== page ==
Grayscale Tracking And Gamma Response
Our grayscale and gamma tests are described in detail here.
Aside from a little red push in the higher brightness levels, Racing is a decent fire-and-forget mode for the MG278Q. We found gains through calibration but if you don't have the means or desire, the picture looks just fine using its default settings. Other modes, like FPS, also have good grayscale tracking but less accurate gamma and color. We therefore recommend Racing as the go-to preset regardless of the monitor's intended use.
Usually a monitor's sRGB mode is pretty much spot-on but the MG278Q takes a small step backwards. The white point is decidedly cooler with visible errors at all brightness levels. With all Delta E values under five it's not a huge problem but Racing mode is better. Another thing you sacrifice in this mode is a brightness adjustment; output is locked at around 144cd/m2.
Calibrating the Racing mode produces the best possible result. All errors are now well-below the visible point and tracking is nice and linear. This is very good performance.
Here is our comparison group.
3.06dE is a barely-visible average so we think most users will be satisfied with an un-calibrated image from the MG278Q. If you're wondering about the sRGB mode, its average error is 3.79dE. Racing is clearly the best choice.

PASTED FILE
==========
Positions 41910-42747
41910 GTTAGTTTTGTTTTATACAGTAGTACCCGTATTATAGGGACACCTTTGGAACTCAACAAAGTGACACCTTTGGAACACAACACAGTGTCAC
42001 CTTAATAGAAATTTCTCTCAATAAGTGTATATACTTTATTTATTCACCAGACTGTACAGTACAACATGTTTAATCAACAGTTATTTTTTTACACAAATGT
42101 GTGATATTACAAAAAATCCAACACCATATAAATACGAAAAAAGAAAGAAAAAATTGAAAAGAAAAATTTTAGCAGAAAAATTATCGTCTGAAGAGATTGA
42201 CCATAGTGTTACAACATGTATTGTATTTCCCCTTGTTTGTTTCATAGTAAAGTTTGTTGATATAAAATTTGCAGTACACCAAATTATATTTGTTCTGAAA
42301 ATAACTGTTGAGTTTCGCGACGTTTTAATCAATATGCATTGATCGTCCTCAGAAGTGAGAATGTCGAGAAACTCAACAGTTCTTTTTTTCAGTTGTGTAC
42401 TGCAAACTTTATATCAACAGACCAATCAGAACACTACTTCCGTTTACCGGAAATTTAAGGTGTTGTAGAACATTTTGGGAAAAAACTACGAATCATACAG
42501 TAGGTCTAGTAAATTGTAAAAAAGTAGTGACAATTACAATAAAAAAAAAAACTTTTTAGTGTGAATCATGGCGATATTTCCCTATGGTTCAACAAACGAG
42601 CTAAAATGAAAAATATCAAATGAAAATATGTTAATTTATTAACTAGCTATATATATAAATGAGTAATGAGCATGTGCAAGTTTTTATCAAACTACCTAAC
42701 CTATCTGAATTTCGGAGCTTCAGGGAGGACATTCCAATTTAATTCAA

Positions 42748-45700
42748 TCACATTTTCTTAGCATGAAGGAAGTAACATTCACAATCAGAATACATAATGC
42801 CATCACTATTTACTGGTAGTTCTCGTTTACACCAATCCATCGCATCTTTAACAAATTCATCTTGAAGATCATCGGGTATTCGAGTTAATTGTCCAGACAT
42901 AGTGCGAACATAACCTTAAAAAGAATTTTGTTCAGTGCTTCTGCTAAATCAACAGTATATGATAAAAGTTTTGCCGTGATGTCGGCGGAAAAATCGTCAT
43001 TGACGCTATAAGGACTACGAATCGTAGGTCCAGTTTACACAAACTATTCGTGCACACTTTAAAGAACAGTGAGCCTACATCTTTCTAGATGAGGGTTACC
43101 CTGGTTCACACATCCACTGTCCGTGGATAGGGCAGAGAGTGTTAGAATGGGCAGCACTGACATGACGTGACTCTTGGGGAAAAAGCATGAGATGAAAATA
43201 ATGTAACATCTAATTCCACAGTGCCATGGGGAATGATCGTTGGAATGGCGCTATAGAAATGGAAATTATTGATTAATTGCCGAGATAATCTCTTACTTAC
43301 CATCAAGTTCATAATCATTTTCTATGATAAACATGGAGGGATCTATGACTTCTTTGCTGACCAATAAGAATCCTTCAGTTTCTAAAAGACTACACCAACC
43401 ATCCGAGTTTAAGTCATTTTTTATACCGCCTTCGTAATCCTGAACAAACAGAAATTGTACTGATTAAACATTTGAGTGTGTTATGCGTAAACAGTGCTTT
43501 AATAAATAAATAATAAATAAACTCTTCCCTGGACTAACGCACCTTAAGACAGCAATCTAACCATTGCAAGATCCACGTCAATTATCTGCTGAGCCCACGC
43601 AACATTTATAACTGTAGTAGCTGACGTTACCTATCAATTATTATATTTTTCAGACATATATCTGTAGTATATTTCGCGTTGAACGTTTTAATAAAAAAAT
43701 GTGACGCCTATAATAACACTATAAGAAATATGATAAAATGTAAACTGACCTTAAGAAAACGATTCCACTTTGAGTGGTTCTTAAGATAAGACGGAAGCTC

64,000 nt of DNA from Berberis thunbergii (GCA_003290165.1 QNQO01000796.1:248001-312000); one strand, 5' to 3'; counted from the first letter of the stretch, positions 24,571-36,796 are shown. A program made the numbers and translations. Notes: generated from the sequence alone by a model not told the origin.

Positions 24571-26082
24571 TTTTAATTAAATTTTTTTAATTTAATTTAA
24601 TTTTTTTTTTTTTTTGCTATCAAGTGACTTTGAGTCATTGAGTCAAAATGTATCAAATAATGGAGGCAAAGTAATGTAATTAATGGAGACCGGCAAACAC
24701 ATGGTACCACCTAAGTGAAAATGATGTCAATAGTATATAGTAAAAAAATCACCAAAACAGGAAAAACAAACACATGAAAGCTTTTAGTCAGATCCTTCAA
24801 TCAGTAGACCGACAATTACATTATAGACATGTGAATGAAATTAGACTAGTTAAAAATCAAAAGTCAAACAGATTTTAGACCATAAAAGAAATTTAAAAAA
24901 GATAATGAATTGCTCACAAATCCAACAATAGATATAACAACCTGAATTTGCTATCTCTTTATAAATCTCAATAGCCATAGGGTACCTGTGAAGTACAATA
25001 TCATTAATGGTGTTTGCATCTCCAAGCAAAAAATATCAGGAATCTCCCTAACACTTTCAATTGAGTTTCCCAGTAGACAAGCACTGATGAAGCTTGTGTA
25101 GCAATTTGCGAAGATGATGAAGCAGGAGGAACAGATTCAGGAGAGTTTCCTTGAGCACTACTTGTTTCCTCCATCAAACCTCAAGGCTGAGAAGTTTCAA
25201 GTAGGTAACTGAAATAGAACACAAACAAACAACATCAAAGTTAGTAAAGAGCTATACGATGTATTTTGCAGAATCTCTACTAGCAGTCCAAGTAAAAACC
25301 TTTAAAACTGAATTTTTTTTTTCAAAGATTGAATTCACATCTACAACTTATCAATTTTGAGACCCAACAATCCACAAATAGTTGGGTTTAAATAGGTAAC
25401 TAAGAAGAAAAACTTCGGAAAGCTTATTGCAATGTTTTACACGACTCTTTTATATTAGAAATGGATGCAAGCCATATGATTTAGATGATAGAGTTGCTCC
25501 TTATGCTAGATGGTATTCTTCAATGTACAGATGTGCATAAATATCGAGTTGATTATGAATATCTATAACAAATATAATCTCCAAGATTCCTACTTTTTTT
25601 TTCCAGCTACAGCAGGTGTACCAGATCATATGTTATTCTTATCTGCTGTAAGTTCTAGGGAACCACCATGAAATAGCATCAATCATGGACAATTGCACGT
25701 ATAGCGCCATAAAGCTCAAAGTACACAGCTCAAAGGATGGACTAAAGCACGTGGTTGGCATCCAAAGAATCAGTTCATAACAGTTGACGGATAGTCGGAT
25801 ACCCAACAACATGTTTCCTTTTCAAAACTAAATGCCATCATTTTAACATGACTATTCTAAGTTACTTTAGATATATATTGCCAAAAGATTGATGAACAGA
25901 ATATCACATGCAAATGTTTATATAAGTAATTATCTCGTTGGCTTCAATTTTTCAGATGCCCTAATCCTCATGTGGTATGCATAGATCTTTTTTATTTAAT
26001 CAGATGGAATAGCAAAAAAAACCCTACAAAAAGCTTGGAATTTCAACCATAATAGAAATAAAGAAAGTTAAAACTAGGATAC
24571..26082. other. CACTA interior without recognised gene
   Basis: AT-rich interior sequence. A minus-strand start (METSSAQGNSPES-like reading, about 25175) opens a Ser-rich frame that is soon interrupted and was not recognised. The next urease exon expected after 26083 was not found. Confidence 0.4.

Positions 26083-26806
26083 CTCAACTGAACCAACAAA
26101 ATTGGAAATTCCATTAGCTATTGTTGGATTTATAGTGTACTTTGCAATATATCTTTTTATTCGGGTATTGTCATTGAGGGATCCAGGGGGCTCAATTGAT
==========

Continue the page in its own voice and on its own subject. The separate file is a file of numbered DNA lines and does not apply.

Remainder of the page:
Calibration drops the average number more than 50 percent but the monitor' s fifth-place finish is unchanged. None of the displays have grayscale issues worth concern. Once again though, the MG279Q has taken the top spot. Its IPS panel is truly a premium part with a price to match.
There are no gamma controls in the OSD but different picture modes modify the tracking. Racing mode looks like the above chart whether you calibrate or not. Overall performance is good but there are slight anomalies at 20 and 90 percent. Each represents luminance errors of less than 3cd/m2 so you're unlikely to see any issues in actual content.
In FPS mode the gamma is lighter at 10 and 90 percent, which will bring out highlight and shadow detail a little more. The tradeoff is a higher black level and possible clipping in the image's brightest areas. You'll also see some over-saturation of color in the mid-tones with this approach.
If you use the sRGB mode, gamma is slightly different once again. The tracking runs a little light but the hump at 90 percent is now gone. In practice it's close enough to the Racing mode that there's no visual difference.
Here is our comparison group again.
A .39 value range isn't too bad actually. All the monitors in the group offer excellent gamma tracking so the MG278Q's last-place finish isn't a big deal.
We calculate gamma deviation by simply expressing the difference from 2.2 as a percentage.
By staying close to 2.2 (2.19 actually), the MG278Q's average gamma is almost exactly on-spec. Only the Nixeus deviates by a visible amount; that monitor has two gamma settings both of which miss the standard by a similar amount. The others are close enough to each other to make comparing the results a wash.